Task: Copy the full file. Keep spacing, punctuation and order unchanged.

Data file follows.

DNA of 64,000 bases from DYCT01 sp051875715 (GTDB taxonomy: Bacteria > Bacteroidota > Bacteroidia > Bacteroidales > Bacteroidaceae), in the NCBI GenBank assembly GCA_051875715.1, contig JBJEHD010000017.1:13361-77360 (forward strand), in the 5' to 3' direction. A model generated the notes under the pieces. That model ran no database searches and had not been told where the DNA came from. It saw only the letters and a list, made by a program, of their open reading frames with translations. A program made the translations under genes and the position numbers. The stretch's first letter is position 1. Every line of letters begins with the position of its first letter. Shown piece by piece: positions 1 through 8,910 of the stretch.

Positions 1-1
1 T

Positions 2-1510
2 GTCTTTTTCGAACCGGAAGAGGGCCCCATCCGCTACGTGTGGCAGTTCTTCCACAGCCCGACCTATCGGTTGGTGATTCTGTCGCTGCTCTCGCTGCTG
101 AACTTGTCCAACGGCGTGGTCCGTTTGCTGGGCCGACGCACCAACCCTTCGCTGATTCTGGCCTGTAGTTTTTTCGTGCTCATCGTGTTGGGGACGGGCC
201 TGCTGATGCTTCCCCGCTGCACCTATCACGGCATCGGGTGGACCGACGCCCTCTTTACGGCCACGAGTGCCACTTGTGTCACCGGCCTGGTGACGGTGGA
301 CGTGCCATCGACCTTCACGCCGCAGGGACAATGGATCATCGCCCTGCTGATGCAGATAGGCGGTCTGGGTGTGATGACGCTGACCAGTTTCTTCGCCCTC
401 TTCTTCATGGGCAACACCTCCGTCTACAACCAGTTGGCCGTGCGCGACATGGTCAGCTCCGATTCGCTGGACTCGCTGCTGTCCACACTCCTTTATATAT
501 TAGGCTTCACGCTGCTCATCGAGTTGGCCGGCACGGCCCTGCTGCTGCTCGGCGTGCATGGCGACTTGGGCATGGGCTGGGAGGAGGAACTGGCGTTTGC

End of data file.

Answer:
DNA of 64,000 bases from DYCT01 sp051875715 (GTDB taxonomy: Bacteria > Bacteroidota > Bacteroidia > Bacteroidales > Bacteroidaceae), in the NCBI GenBank assembly GCA_051875715.1, contig JBJEHD010000017.1:13361-77360 (forward strand), in the 5' to 3' direction. A model generated the notes under the pieces. That model ran no database searches and had not been told where the DNA came from. It saw only the letters and a list, made by a program, of their open reading frames with translations. A program made the translations under genes and the position numbers. The stretch's first letter is position 1. Every line of letters begins with the position of its first letter. Shown piece by piece: positions 1 through 8,910 of the stretch.

Positions 1-1
1 T

Positions 2-1510
2 GTCTTTTTCGAACCGGAAGAGGGCCCCATCCGCTACGTGTGGCAGTTCTTCCACAGCCCGACCTATCGGTTGGTGATTCTGTCGCTGCTCTCGCTGCTG
101 AACTTGTCCAACGGCGTGGTCCGTTTGCTGGGCCGACGCACCAACCCTTCGCTGATTCTGGCCTGTAGTTTTTTCGTGCTCATCGTGTTGGGGACGGGCC
201 TGCTGATGCTTCCCCGCTGCACCTATCACGGCATCGGGTGGACCGACGCCCTCTTTACGGCCACGAGTGCCACTTGTGTCACCGGCCTGGTGACGGTGGA
301 CGTGCCATCGACCTTCACGCCGCAGGGACAATGGATCATCGCCCTGCTGATGCAGATAGGCGGTCTGGGTGTGATGACGCTGACCAGTTTCTTCGCCCTC
401 TTCTTCATGGGCAACACCTCCGTCTACAACCAGTTGGCCGTGCGCGACATGGTCAGCTCCGATTCGCTGGACTCGCTGCTGTCCACACTCCTTTATATAT
501 TAGGCTTCACGCTGCTCATCGAGTTGGCCGGCACGGCCCTGCTGCTGCTCGGCGTGCATGGCGACTTGGGCATGGGCTGGGAGGAGGAACTGGCGTTTGC